A noteworthy opinion by the Delaware Court of Chancery should be read by all those who need to be, or should be, concerned about the latest iterations of Delaware law that elucidate the circumstances in which:

(1) a director may be exposed to personal liability even when ostensibly acting on behalf of a corporation in her official corporate capacity, for example, when signing a document as a corporate officer;

(2) Delaware courts will enforce a provision in an agreement that expressly states that:

(a) the parties are not relying on any statements (or omissions) outside the four corners of an agreement–sometimes referred to as an anti-reliance clause; or

(b) the parties to an agreement specifically limit the universe of information relied on as enumerated in an agreement. Both such provisions, if carefully drafted, will be enforced, as explained in this decision, in order to limit or bar claims that either misrepresentations or omissions outside the four corners of an agreement form the basis for a claim. As this ruling demonstrates, however, such restrictive clauses will not bar claims that the representations in the agreement itself were breached or fraudulently made.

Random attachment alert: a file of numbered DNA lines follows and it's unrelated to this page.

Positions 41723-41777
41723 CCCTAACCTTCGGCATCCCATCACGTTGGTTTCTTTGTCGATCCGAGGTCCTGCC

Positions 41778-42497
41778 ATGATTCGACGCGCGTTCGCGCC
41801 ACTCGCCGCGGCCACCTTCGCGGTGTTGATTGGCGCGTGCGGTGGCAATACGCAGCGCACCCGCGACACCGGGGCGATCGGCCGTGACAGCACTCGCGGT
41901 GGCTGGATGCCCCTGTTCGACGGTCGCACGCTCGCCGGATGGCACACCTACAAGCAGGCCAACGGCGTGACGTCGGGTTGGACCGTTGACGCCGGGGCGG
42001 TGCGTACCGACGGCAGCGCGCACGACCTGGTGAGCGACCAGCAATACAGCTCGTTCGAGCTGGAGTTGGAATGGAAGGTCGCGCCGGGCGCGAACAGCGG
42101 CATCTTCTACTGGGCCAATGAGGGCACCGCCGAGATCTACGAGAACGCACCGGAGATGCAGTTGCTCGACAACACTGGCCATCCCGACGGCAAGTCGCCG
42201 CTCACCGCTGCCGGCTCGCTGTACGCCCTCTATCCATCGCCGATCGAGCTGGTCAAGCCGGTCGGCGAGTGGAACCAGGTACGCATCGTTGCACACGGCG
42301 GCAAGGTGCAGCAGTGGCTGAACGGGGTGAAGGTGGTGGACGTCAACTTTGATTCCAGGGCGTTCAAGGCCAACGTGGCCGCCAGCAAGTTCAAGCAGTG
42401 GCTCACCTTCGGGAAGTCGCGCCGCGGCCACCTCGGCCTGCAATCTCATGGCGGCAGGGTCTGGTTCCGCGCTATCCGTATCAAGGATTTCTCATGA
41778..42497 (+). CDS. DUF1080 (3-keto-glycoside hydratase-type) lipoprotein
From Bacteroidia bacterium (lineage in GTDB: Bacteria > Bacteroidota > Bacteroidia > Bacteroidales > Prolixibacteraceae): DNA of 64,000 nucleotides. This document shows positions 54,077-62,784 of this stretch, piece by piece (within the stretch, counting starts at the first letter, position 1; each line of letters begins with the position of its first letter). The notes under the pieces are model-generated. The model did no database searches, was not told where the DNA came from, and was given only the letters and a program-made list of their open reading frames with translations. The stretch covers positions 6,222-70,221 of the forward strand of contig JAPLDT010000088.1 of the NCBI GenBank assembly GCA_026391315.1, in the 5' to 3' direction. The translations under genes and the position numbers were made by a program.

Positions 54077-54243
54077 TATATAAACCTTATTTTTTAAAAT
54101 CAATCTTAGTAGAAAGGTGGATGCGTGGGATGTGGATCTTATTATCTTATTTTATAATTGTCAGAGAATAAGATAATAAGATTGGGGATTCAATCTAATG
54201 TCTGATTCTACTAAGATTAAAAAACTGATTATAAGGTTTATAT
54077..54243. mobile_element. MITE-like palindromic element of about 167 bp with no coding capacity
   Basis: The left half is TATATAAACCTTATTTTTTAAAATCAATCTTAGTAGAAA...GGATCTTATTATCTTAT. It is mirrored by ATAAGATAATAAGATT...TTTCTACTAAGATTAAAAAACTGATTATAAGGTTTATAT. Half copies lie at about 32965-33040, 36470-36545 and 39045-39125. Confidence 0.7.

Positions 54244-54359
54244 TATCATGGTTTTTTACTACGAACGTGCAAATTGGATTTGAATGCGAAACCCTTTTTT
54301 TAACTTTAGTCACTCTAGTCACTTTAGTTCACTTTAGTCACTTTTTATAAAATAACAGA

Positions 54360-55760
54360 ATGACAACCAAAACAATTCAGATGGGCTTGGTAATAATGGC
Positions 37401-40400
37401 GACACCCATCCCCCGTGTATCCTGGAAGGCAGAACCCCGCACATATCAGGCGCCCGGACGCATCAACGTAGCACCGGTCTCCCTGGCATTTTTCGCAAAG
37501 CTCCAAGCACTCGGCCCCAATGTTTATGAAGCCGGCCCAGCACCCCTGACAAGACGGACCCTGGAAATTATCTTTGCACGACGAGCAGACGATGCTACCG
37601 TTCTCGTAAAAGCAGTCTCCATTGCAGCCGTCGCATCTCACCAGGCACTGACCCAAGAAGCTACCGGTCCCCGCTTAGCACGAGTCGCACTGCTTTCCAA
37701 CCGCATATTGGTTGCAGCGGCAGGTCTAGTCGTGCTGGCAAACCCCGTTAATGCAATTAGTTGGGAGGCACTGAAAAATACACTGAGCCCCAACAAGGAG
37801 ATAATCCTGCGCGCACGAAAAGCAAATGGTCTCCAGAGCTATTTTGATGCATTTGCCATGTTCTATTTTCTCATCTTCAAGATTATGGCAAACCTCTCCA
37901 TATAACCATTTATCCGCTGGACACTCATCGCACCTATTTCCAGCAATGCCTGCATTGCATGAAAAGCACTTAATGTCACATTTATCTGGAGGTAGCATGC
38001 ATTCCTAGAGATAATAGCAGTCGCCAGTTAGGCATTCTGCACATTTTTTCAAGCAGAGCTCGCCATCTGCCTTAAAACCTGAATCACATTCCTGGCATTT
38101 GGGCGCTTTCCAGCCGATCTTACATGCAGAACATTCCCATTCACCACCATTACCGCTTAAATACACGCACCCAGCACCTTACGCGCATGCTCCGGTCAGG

An article that explains the case in more detail was published by yours truly in the current issue of Directorship, the magazine of the National Association of Corporate Directors. The name of the case is Prairie Capital III, L.P. v Double E Holding Corp., C.A. No. 10127-VCL (Del. Ch. Nov. 24, 2015).